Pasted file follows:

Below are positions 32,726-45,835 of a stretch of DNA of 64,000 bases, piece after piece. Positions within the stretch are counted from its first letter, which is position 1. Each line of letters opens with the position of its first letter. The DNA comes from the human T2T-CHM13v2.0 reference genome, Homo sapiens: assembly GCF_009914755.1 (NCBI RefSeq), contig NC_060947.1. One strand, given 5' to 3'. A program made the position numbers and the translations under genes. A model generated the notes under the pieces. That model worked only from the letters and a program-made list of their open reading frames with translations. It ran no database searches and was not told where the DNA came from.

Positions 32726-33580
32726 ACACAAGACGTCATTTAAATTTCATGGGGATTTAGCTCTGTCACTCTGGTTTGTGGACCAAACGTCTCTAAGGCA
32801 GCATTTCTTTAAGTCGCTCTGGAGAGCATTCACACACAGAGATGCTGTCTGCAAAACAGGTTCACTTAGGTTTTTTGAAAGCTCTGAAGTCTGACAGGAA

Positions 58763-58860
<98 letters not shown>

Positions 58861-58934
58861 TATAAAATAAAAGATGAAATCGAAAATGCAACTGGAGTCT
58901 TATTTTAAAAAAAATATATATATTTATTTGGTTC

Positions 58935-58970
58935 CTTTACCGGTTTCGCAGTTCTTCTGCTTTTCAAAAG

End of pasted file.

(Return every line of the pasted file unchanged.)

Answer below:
Below are positions 32,726-45,835 of a stretch of DNA of 64,000 bases, piece after piece. Positions within the stretch are counted from its first letter, which is position 1. Each line of letters opens with the position of its first letter. The DNA comes from the human T2T-CHM13v2.0 reference genome, Homo sapiens: assembly GCF_009914755.1 (NCBI RefSeq), contig NC_060947.1. One strand, given 5' to 3'. A program made the position numbers and the translations under genes. A model generated the notes under the pieces. That model worked only from the letters and a program-made list of their open reading frames with translations. It ran no database searches and was not told where the DNA came from.

Positions 32726-33580
32726 ACACAAGACGTCATTTAAATTTCATGGGGATTTAGCTCTGTCACTCTGGTTTGTGGACCAAACGTCTCTAAGGCA
32801 GCATTTCTTTAAGTCGCTCTGGAGAGCATTCACACACAGAGATGCTGTCTGCAAAACAGGTTCACTTAGGTTTTTTGAAAGCTCTGAAGTCTGACAGGAA

Positions 58763-58860
<98 letters not shown>

Positions 58861-58934
58861 TATAAAATAAAAGATGAAATCGAAAATGCAACTGGAGTCT
58901 TATTTTAAAAAAAATATATATATTTATTTGGTTC

Positions 58935-58970
58935 CTTTACCGGTTTCGCAGTTCTTCTGCTTTTCAAAAG